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Crash Course

From cloudflu

Revision as of 14:56, 2 January 2011 by Alexey petrov (Talk | contribs)
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To start work with CloudFlu functionality user need to have an AWS Amazon account and be registered for EC2 and S3 services. The only variables user need to define in his environment is AWS security credentails, for example:


Amazon EC2 service allows user to aquire unlimited amount of computing power.

let's start

Acquiring Cluster

cloudflu-cluster-start utility is responsible for the first and most important step - actual starting and configuring of the cluster. To run it just type :


By default it launches Ubuntu 10.04 64bit based cluster nodes with the following characteristics:

Intel(R) Xeon(R) CPU E5410 @ 2.33GHz (8 virtual cores) & 7 GB RAM & 1690 GB HDD

These nodes already have preintalled software and ready to use environment to be able to compile and run OpenFOAM solvers.

To ask about avaiable options and see corresponding default values you can type : cloudflu-cluster-start --help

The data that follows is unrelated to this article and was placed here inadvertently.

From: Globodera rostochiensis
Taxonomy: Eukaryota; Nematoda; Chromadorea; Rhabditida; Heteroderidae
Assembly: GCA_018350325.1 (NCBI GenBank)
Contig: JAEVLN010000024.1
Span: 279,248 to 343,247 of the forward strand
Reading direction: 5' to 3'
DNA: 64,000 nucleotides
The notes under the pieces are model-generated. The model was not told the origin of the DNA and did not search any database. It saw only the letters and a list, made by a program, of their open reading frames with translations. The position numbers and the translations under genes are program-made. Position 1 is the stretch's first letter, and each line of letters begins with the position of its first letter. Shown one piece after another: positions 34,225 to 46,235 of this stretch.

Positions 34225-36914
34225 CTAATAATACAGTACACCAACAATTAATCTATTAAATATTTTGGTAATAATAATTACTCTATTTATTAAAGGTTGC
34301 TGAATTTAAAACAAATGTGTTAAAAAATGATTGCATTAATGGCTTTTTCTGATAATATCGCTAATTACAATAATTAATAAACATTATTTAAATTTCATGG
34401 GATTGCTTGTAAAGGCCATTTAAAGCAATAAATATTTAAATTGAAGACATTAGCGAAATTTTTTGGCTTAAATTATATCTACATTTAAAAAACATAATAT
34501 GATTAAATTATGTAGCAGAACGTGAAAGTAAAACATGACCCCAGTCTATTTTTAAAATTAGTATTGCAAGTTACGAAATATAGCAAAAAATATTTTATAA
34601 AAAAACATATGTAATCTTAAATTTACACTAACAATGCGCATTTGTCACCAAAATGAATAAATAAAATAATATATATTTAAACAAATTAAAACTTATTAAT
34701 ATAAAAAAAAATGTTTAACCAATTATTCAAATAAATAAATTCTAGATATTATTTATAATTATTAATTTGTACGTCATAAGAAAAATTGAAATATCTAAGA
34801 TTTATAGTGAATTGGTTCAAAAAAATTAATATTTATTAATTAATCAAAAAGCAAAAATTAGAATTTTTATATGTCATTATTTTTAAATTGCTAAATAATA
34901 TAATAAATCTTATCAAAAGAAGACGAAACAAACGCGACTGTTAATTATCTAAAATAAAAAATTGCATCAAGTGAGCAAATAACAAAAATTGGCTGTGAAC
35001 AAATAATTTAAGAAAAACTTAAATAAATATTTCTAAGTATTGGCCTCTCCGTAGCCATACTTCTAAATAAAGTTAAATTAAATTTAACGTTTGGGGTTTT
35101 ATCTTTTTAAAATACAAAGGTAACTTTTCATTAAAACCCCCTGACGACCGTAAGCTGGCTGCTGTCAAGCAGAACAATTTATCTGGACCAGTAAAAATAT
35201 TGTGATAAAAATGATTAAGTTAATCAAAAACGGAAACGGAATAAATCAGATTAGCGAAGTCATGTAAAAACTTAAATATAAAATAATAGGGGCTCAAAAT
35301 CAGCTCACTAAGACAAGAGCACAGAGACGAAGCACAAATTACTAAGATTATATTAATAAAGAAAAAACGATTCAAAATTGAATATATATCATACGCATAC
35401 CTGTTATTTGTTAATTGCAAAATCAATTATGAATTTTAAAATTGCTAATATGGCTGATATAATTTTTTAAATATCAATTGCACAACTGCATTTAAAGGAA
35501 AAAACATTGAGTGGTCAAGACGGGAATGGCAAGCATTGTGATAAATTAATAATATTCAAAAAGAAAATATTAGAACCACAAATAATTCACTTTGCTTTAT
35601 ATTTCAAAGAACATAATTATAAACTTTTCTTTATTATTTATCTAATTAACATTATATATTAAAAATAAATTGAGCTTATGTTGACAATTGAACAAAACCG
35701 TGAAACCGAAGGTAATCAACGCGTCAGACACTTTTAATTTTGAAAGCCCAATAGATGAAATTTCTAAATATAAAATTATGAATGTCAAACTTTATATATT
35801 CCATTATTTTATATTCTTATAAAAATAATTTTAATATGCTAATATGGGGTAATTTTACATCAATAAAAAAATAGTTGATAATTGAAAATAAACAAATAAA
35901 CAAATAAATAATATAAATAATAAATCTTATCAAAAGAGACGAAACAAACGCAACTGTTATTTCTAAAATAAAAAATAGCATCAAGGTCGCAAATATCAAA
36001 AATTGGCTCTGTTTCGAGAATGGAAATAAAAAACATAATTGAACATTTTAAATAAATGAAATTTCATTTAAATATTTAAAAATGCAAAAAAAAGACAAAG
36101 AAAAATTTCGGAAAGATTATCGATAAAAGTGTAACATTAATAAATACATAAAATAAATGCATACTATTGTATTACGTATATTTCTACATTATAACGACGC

For example, you can increase the number of cluster nodes in the following way : cloudflu-cluster-start --number-nodes=32

To print a list of identifiers for the run clusters you need to type: cloudflu-cluster-ls

To terminate a cluster you need to use its identifier : echo <cluster id> | cloudflu-cluster-rm

Terminate all the clusters : cloudflu-cluster-ls | xargs cloudflu-cluster-rm

just push the button

Solver Run

To run a solver (whether one of the standard one or user defined) user need to go through the following steps:

  • start a cluster (if you already started a cluster you can use just use by its identifier);
 a_cluster_id=`cloudflu-cluster-start` && echo ${a_cluster_id}
  • book a study (a symbolical name for the data channel which will be used to pass output solver results from the cluster) in the following way, for example :
 a_study_name=`cloudflu-study-book` && echo ${a_study_name}
  • start a solver in the following way, for example :
 cloudflu-solver-start --study-name=${a_study_name} --cluster-id= ${a_cluster_id} \
  • start downloading of the output solver results :
 cloudflu-solver-process --study-name=${a_study_name} --output-dir='damBreak.out'

Note : CloudFlu functionality is failsafe. You can easily resume downloading the solver output results even after your internet connection was broken. Just restart the 'broken' step once again to be able to continue.